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Bagpipers in Scottish regalia march in the Christmas parade
Alexandria's Scottish Christmas Walk, 1999 Photo: Lisa Helfort

Alexandria Scottish Christmas Walk

On the first Saturday in December, Old Town Alexandria is transformed by the sight of colorful tartans representing Scottish clans, light-footed country dancers, and the mournful wail of bagpipes. More than 30,000 people attend the festivities that are organized by 200 volunteers.

The Scottish Christmas Walk has grown from a small and informal parade to an entire weekend filled with events and festivities for all ages. The parade was begun in 1969 by the Alexandria Community Y (now known as the Campagna Center) to kick off the holiday season with a celebration honoring the city's Scottish founders, its rich heritage, and unique quality of life.

In 1669, Scotsman John Alexander purchased the land that is now present-day Alexandria and laid plans for a thriving port. Shipping merchants, led by Scotsmen William Ramsey and John Carlyle, helped establish the town, incorporated in 1749 and named Alexandria in honor of John Alexander. Other Scottish merchants and business people continued to settle in this dynamic colonial seaport.

Over the years, the original six units of bagpipers have grown to 125. Also marching in the parade are Scottish military regiments, highlanders, school bands, citizen groups and associations. The grand marshal leads the regal clans and floats filled with volunteers and children, who participate in Campagna Center programs; dignitaries, who often include the Lord Provost of Dundee (Alexandria's Scottish sister city) and the British Ambassador to the United States, and local and regional political leaders, who ride in vintage cars loaned by antique car club members. Traditionally, as the parade passes, the crowd joins in at the end to walk the route to city hall for a short ceremony where everyone is welcomed and encouraged to participate in the weekend's activities in Old Town, and to visit the Campagna Center.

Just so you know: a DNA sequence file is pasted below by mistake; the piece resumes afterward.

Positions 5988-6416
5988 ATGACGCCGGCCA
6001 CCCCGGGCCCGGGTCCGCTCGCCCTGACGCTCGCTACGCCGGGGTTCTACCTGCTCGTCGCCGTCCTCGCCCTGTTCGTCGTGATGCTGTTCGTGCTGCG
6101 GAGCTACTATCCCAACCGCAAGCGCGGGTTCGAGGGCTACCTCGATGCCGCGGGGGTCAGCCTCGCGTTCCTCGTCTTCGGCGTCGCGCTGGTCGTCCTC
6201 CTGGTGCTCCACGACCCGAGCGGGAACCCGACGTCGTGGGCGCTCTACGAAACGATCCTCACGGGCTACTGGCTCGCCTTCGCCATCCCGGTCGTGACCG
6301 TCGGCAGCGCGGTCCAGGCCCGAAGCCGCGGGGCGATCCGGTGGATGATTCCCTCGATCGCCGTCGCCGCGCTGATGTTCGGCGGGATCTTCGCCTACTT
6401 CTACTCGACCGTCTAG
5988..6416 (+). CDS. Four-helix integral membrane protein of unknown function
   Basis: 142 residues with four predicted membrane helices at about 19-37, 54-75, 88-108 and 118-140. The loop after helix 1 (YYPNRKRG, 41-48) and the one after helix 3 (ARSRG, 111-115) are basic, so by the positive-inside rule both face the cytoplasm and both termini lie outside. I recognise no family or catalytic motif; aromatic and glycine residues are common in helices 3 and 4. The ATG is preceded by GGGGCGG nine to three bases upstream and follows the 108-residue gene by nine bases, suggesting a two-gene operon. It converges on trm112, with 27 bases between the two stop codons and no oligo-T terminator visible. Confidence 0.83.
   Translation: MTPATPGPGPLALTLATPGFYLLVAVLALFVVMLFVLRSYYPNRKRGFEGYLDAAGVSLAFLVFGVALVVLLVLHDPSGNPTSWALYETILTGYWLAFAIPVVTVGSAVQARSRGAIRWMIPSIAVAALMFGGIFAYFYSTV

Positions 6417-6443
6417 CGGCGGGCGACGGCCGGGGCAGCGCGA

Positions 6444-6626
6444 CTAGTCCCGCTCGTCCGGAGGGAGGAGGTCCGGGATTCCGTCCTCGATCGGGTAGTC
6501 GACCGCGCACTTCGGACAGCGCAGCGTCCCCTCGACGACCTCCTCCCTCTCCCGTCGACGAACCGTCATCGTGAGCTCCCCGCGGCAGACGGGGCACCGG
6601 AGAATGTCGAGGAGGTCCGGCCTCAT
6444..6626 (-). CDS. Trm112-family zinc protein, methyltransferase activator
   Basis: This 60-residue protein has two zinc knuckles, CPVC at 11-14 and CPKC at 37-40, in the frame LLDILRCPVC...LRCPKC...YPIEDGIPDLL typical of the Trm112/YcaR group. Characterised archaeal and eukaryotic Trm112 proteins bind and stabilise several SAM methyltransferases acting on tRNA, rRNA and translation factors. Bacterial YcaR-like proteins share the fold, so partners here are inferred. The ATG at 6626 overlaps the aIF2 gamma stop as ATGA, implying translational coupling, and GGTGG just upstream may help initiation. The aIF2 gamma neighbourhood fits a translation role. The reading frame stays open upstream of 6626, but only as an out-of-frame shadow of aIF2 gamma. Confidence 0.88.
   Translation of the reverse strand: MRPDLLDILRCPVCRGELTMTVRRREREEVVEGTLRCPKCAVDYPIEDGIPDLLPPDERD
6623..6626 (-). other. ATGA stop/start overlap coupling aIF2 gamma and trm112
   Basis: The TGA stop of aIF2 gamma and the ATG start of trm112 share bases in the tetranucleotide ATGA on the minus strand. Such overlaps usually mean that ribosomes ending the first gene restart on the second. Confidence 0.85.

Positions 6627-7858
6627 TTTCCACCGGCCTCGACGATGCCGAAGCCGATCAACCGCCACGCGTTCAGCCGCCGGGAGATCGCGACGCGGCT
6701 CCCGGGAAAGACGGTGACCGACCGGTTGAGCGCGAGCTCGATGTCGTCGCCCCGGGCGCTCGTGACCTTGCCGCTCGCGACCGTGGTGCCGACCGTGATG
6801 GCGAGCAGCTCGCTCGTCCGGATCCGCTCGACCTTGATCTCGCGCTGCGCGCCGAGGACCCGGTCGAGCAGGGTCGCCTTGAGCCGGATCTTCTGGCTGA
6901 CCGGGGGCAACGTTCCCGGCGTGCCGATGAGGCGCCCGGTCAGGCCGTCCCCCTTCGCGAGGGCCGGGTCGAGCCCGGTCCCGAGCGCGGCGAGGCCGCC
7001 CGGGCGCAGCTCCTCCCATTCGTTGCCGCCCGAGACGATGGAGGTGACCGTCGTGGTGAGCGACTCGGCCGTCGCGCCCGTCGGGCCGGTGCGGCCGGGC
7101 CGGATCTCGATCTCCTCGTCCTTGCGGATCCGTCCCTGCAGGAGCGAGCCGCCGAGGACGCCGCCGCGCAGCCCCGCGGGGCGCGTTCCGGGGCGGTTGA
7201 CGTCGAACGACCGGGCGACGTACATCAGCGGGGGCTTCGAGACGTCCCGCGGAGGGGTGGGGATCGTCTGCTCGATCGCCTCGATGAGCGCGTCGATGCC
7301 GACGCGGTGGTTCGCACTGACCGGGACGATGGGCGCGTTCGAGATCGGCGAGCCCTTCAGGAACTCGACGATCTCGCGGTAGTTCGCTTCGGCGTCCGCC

The late Elizabeth Anne Campagna, with a group of friends and associates, began the Christmas Walk. She is remembered as a passionate, visionary leader who always saw the best in people and opportunities to make things better. The Campagna Center serves the most vulnerable members of the community- its children-through programs and outreach activities, which include Head Start, a before-and-after school care program, a shelter, and a volunteer program for seniors.

The St. Andrew's Society of Washington, D.C., has been a major participant in the Scottish Christmas Walk since it began. The society was founded by William Hunter at Alexandria's Old Presbyterian Meeting House in 1760. As a charitable and social organization, the society's was formed to provide assistance to Scots, lineal descendants of Scots, their widows and orphans, and to perpetuate Scottish traditions and culture.

Documentation includes a text report on the walk; a 1999 catalogue and brochure of the Scottish Walk parade and weekend events; the Campagna Center 1999 annual report; and a video of the Campagna Center's Scottish Christmas Walk.

Originally submitted by: John W. Warner,Senator.



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The Local Legacies project provides a "snapshot" of American Culture as it was expressed in spring of 2000. Consequently, it is not being updated with new or revised information with the exception of "Related Website" links.

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